Whenever my family craves saltier air, I schedule a quick trip to the Texas Gulf Coast. I grew up in the Galveston area- eating raw oysters opened by my dad with his ever-ready pocket knife, fishing the red runs in the fall and learning how to identify all the flags on the ships going in and out of the ship channel. I also learned how to avoid stingrays and sharks when in the surf * and this has been very useful knowledge during our travels.
Galveston is an interesting area because it has so much Texas history to explore. There is evidence the area was originally inhabited seasonally by the nomadic Karankawa people.
In the early 1800’s, the French pirate Jean Lafitte developed a pirate colony on the island titled Campeche. It is rumored he buried treasure somewhere near this site right before he was forced by the American government to flee the island.
In 1821, there was a battle between the Karankawa and Lafitte’s men known as the “Battle of the Three Trees”, a State Historical Marker at the end of Stewart Road commemorates it. It is a sad story of stolen women, retaliation and death.
Very close to this marker you will find the Stewart Mansion, built in 1926, literally on the site of the battle. This area of the island is also where the Karankawas had their camps. Lots of ghost stories circulate about this plot of land as you can imagine. The tales of disembodied voices, floating orbs and ghostly apparitions are endless and anyone who grew up in the area circa 1960s-2017 can probably share personal experiences about their visit to Stewart Mansion as a teenager. Prior to 2017, the mansion was only in remains and it was a fascinating place to explore. You can still find pictures of it online and while the property has always been private property, it my understanding that it is now inaccessible and has been undergoing renovations.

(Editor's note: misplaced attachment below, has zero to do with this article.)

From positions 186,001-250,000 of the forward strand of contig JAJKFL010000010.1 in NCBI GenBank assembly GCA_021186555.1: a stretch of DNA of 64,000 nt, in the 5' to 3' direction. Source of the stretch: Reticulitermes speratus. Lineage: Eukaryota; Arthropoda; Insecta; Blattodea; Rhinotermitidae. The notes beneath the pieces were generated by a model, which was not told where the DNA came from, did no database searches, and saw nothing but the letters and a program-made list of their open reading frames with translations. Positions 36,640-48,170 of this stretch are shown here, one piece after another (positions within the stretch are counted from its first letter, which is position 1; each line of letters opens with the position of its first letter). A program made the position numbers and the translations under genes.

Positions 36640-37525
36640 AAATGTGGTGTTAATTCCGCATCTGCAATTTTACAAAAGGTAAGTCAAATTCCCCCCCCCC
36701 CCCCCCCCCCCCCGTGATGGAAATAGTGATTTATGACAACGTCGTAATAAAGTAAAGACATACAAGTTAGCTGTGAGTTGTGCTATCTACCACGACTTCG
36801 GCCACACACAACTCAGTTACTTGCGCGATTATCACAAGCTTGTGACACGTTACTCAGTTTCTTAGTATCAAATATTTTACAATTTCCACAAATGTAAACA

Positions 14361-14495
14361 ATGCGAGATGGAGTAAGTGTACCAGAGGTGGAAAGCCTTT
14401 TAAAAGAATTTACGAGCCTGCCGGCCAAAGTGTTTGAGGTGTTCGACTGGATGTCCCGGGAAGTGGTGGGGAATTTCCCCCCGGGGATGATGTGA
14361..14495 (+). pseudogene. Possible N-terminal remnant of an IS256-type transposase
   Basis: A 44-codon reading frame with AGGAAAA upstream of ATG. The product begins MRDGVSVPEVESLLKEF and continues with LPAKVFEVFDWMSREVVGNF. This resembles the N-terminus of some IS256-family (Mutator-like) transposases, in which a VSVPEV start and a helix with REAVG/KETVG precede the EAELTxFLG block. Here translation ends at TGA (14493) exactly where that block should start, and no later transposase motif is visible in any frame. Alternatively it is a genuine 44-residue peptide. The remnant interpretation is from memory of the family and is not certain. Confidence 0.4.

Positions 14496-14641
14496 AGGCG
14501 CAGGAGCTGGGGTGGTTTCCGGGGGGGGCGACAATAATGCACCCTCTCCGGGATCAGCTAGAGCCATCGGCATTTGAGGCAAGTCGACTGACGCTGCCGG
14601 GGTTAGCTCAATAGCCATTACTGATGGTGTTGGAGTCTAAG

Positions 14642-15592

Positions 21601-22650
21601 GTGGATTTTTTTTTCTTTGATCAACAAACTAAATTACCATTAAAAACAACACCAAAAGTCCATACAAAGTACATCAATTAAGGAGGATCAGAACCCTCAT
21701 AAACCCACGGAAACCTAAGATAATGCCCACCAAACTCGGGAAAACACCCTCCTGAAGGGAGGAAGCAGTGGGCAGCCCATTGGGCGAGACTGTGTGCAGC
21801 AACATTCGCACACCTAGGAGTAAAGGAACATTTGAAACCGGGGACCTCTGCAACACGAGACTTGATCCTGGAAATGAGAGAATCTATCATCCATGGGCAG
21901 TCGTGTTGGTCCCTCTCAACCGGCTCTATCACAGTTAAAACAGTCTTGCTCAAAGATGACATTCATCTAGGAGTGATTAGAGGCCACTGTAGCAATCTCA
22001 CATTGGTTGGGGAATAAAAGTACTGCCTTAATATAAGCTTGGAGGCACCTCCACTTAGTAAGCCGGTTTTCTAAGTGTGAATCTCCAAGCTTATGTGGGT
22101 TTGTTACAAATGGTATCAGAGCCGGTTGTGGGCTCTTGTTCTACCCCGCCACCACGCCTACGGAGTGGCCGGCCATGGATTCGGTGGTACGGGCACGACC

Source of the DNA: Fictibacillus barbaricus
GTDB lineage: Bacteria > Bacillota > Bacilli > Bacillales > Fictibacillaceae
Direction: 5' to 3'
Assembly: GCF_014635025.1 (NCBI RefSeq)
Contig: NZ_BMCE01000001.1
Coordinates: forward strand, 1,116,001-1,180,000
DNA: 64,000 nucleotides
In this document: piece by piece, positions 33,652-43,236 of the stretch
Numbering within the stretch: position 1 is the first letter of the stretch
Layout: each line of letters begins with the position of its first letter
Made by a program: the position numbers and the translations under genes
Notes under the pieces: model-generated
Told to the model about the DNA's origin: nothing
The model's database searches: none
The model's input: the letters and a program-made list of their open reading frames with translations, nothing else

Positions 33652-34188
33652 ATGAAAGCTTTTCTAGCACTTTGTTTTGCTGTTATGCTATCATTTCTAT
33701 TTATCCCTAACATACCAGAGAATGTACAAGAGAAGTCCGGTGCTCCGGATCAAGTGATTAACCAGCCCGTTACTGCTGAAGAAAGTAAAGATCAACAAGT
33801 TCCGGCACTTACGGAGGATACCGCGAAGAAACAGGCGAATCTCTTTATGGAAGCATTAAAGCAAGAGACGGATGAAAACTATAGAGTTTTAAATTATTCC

At the other end of the island, you can find the remains of Jean Lafitte’s headquarters, which he called Maison Rouge because it was painted red. This house was situated to oversee the port of entry area of the island.
If you are in the area of the Maison Rouge, be sure to visit the Texas Seaport Museum and the 1877 ELISSA ship (I do not know why she is titled in all caps but she is). Have lunch or dinner on the strand. Our kids also enjoyed the Galveston Railroad Museum when they were small. There is a display of old-fashioned telephone booths and it was here where my boys learned what a rotary phone was.
Take a drive down Broadway Avenue and stop at some of the historical homes open to the public. The Bishop’s Palace is worth a stop as is the Moody Mansion (I got married here!).
Of course you should spend time on the beach, fish, canoe the bayous, bike or roller blade the seawall, surf, boogie board, relax, ride the Port Bolivar ferry, eat delicious seafood (see the blackened redfish recipe below) and maybe even do a little treasure hunting. Galveston island can easily fill a 2-3 day agenda or even longer.
*Shuffle feet in the shallows to avoid stepping on a ray; do not swim at dawn or dusk and avoid wearing anything glittery into the water to avoid sharks in the surf.
Gracy, David B. II (1964) “Jean Lafitte and the Karankawa Indians,” East Texas Historical Journal: Vol. 2: Iss. 1, Article 9. Available at: http://scholarworks.sfasu.edu/ethj/vol2/iss1/9
“Jean Laffite” accessed December 2, 2018; https://tshaonline.org/handbook/online/articles/
Butter, melted (enough to brush over each fillet)
Olive oil (monounsaturated option-heart healthy)
Lemon, cut into slices for service
- Preheat large skillet to very hot, turn on the range hood/fan
- Brush each side of fillet with melted butter; follow by seasoning each side of fillet generously with the blackened seasoning.
- Carefully place fillet(s) into pan, drizzle olive oil (or more butter) over each fillet. Note: lots of smoke and sizzling here
- Cook until bottom of fillet is charred, turn fillet over and repeat step.